We’ve all heard it before. “Just be yourself!” Whether it’s your parents telling you that you’re fine just the way you are, or a girl telling you to just “be yourself,” every single one of us has been told this before.
And the truth is, a lot of people struggle with being themselves. But, it isn’t that simple—sometimes you want to be yourself, and sometimes you don’t. Sometimes it’s a good thing, and sometimes it’s not.
Depending on who I’m talking to, “just be yourself,” could actually be the worst advice in existence. But, if I’m talking to someone else, it could actually be the best advice in existence. Here’s why.
Just Be Yourself? The Paradoxes of Self-Help
Anybody who’s been into self-development for long enough knows that there’s a lot of contradictory information—and interestingly enough, it’s all valid.
It just depends on what stage you’re in. Whether you’re just getting started on the path, or a decade down the path, the information that you need on the journey of self-development will change.
For someone who’s just getting started in the world of self-development, telling them to “just be yourself!” would be one of the worst things that you could do. It would give them an excuse to be lazy, to ignore other peoples’ advice, and to simply stagnate.
On the other hand, if somebody’s been actively improving himself for a while, “just be yourself,” will come as a major gem of wisdom. After years of trying extremely hard to always optimize and enhance every part of our lives, sometimes we need to just learn to relax.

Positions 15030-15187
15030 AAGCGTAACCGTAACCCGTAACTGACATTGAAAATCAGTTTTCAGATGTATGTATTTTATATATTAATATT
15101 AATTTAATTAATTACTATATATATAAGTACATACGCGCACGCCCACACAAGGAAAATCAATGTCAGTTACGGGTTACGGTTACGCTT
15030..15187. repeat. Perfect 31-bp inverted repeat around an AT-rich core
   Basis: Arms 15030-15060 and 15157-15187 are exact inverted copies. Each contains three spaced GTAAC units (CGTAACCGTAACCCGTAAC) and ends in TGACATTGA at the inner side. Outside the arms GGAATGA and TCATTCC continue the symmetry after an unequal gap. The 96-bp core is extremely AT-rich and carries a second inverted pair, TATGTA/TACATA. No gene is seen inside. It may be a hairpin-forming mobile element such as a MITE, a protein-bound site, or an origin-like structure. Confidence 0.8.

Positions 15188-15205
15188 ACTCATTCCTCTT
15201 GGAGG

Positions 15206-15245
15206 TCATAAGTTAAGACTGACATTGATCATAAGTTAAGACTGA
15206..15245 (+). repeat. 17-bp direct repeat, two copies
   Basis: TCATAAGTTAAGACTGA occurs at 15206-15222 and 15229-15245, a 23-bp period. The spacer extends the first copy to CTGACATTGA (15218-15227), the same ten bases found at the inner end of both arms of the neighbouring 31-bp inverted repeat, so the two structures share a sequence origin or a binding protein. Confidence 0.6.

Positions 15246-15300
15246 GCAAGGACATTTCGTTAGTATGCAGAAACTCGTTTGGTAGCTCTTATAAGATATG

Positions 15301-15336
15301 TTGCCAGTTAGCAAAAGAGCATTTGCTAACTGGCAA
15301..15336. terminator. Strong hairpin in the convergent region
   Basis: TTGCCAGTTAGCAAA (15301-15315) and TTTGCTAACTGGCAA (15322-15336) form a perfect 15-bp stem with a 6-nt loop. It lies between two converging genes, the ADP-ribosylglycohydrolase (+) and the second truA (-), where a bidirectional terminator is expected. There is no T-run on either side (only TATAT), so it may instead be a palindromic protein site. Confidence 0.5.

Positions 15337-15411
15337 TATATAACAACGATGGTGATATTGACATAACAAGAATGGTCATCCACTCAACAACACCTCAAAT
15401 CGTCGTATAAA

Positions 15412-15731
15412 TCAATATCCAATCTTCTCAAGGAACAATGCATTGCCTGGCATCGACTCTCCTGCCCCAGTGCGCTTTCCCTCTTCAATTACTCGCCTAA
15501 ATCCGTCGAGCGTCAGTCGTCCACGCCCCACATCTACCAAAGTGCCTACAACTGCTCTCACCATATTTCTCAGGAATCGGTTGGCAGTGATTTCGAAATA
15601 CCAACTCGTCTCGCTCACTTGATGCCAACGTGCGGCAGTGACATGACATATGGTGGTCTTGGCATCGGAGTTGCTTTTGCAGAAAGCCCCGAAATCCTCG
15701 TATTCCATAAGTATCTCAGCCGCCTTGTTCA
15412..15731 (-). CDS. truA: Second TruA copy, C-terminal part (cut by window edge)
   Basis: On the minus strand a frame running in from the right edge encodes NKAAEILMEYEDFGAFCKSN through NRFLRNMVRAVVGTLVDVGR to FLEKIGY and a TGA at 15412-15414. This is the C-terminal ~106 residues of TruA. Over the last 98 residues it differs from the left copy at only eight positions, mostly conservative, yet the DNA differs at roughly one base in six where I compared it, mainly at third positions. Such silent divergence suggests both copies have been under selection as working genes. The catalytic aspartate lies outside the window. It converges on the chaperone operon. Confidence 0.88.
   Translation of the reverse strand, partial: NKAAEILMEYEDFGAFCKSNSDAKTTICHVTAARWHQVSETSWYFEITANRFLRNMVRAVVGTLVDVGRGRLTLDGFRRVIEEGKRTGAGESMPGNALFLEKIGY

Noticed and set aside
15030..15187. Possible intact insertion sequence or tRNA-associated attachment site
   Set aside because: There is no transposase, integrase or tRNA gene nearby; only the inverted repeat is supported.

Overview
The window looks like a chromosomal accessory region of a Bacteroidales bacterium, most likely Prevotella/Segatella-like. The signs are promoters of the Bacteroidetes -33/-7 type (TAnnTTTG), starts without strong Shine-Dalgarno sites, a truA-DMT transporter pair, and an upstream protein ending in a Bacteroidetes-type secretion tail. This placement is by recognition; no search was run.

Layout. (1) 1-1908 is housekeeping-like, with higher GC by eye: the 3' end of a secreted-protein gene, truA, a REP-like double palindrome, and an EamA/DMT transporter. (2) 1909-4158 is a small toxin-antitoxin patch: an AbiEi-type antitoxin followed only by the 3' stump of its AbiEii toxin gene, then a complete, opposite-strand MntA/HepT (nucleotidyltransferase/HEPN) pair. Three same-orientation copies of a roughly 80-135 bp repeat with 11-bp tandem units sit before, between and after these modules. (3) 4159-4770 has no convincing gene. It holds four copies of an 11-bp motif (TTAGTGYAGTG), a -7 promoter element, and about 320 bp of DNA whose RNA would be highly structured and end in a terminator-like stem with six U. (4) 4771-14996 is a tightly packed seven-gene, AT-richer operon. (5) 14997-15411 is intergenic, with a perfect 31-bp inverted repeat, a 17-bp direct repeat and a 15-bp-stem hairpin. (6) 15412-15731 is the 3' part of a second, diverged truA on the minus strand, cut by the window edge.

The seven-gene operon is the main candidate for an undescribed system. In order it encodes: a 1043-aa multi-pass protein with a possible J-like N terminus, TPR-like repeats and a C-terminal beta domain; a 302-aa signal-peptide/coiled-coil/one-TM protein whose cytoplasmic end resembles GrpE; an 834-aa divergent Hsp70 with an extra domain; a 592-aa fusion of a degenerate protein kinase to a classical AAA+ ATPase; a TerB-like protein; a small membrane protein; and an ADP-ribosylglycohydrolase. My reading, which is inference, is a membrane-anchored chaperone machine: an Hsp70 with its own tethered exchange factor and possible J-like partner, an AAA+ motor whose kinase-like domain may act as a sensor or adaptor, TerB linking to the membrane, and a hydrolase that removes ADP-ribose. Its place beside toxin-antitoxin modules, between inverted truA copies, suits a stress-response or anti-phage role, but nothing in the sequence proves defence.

In other words, depending on your mindset, “just be yourself” will either be great or terrible advice.
When This Advice Is Horrible
Say that we have an 18 year old man (or rather, boy). He probably isn’t very healthy, muscular, happy, wealthy, or emotionally grounded, because most men in our society aren’t really taught how to be functional men.
So do you know what telling him to “just be yourself” would do? Would it help him improve, and unlock higher states of consciousness? Or maybe it would help him develop his body through exercise, his mind through reading, and his emotions through self-exploration!
No. Telling him to “just be yourself!” would cripple his growth and give him a justification to just remain a lazy slug.
When you tell somebody who is, generally speaking, not very successful at life to “just be yourself,” they typically view it as an excuse not to change.
Why bother putting in hours at the gym when you should just be yourself? Why bother meditating to become more focused when you should just be yourself? Why bother working out and putting effort into your appearance when you should just be yourself?
Do you see why this advice is so fucking terrible? By telling someone to “just be yourself,” you remove any and all reason to change.
People need to realize that “just being yourself” isn’t good enough—you should always be striving to evolve and grow as a human being. You must seek to
improve your body, your mind, your emotions, and your lifestyle.
When This Advice Is Great
Say that you have someone who has been steeped in the self-development community for years. He’s probably developed somewhat of an obsession with improving himself. He probably works out daily, has a business, actively practices game, and is constantly improving his emotional health.
Telling him to “just be yourself” would be the best advice that you could possibly give him.
Why is this? Well, as we saw in the last example, some people use “just be yourself” as an excuse not to change, but the opposite end of the spectrum is wh